Committee Exposes Program Duplication at the SBA

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Washington, Apr 30 | comments
The House Small Business Committee, chaired by Rep. Sam Graves (R-MO), today examined several initiatives created by the Small Business Administration (SBA), and the agency’s duplication of entrepreneurial development programs provided by both the federal and private sector.

In 2012, the Government Accountability Office (GAO) found overlap and duplication among 52 programs meant to support entrepreneurial endeavors at the USDA, Commerce, HUD and SBA. Despite this finding, SBA has created even more entrepreneurial initiatives, which lack congressional approval and adequate performance metrics, and has asked for funding at rates comparatively higher than for programs with long-standing track records and congressional approval. Notably, the SBA requested a total of $33 million for their own SBA-created initiatives – an increase of $12 million from what was requested and appropriated in FY2014 – while Congressionally-approved program funding requests remained static.

“The SBA is experimenting with unproven programs that could detract from the SBA’s core programs,” said Chairman Graves. “These initiatives from the SBA were started without the input and oversight of Congress that could help limit inefficiencies, waste or duplication. A 2012 GAO review found that widespread duplication is a problem throughout federal agencies, particularly within the various entrepreneurial development programs, and the SBA appears to be adding to the confusion. The essential functions of the SBA are to help provide small business access to capital, promote federal contracting with small firms, and provide entrepreneurial counseling. The Obama Administration has seemed preoccupied with creating new bureaucratic layers that duplicate these services, yet without devising adequate performance measures. Where is the assurance that these new programs are needed and effectively use taxpayers’ dollars to assist entrepreneurs as they start and grow businesses and create jobs?”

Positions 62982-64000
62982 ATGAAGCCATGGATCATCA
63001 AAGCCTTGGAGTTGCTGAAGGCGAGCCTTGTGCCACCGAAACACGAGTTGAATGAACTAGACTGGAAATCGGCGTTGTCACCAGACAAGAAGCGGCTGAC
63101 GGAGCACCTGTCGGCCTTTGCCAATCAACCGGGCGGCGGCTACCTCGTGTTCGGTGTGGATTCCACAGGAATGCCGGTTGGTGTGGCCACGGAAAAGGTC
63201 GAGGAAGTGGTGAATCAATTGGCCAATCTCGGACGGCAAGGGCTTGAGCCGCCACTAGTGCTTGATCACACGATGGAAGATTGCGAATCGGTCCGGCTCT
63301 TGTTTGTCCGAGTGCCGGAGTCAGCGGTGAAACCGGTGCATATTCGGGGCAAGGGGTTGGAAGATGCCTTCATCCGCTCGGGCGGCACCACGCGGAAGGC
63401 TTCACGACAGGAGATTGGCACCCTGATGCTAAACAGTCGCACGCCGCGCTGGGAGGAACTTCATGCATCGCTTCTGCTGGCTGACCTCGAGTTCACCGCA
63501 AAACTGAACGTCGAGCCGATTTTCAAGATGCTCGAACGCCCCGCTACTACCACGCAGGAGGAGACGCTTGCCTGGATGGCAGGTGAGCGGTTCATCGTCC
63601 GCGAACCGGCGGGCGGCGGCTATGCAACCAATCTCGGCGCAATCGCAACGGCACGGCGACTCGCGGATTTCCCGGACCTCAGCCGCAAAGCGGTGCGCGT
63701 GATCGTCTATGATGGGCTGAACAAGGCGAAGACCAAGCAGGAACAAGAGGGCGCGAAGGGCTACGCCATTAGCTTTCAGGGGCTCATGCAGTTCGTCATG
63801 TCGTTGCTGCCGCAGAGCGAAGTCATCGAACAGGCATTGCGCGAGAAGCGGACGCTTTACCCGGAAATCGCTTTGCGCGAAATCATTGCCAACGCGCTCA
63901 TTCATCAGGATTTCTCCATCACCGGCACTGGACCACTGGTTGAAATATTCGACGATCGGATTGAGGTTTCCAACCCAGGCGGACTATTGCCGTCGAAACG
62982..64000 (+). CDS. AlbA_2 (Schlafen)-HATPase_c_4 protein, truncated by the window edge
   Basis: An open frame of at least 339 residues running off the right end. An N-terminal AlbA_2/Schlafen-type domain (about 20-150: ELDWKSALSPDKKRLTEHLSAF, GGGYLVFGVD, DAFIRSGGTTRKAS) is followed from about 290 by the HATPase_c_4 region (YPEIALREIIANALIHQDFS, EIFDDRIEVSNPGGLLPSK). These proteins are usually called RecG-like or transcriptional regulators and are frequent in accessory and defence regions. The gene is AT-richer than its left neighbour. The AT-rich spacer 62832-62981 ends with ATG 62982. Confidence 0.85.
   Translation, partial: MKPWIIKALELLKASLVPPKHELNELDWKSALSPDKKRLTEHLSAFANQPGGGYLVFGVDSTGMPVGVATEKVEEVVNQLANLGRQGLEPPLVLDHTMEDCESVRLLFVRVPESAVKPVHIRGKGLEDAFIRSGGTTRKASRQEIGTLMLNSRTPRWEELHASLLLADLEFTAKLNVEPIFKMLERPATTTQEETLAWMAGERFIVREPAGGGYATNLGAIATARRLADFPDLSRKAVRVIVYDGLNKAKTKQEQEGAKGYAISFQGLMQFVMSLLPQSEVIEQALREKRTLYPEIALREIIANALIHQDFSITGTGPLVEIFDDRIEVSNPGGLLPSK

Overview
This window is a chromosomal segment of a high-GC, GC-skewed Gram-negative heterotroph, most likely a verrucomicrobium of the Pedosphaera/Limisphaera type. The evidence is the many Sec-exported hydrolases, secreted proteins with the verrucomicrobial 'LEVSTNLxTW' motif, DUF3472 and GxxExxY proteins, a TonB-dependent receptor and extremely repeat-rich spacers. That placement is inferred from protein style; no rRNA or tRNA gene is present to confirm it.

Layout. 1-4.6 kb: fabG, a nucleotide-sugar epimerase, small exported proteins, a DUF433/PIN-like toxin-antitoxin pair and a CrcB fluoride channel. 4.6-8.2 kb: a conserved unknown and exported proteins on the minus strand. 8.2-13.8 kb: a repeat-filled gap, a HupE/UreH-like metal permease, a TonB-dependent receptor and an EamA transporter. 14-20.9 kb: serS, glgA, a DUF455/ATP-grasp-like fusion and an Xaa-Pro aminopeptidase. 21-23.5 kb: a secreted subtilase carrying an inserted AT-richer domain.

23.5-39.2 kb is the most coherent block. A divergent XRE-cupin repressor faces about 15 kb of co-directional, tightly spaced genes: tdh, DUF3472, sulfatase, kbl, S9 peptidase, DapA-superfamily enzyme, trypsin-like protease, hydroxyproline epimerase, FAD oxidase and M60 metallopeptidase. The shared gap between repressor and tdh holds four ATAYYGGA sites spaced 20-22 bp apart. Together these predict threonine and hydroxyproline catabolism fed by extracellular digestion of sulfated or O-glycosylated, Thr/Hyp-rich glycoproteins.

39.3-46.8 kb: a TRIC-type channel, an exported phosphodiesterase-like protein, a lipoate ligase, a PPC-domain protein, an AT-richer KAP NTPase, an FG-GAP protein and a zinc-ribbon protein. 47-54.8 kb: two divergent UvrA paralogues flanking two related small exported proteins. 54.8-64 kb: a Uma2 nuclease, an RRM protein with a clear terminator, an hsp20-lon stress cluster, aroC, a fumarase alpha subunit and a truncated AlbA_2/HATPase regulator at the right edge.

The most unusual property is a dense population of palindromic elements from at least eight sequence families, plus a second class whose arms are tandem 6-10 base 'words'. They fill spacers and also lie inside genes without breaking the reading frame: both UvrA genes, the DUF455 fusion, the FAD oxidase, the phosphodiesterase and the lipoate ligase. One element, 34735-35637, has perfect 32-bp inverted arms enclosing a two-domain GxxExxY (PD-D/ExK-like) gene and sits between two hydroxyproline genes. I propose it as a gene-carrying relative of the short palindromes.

Materials for the hearing are available on the Committee’s website HERE.

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Tags: Oversight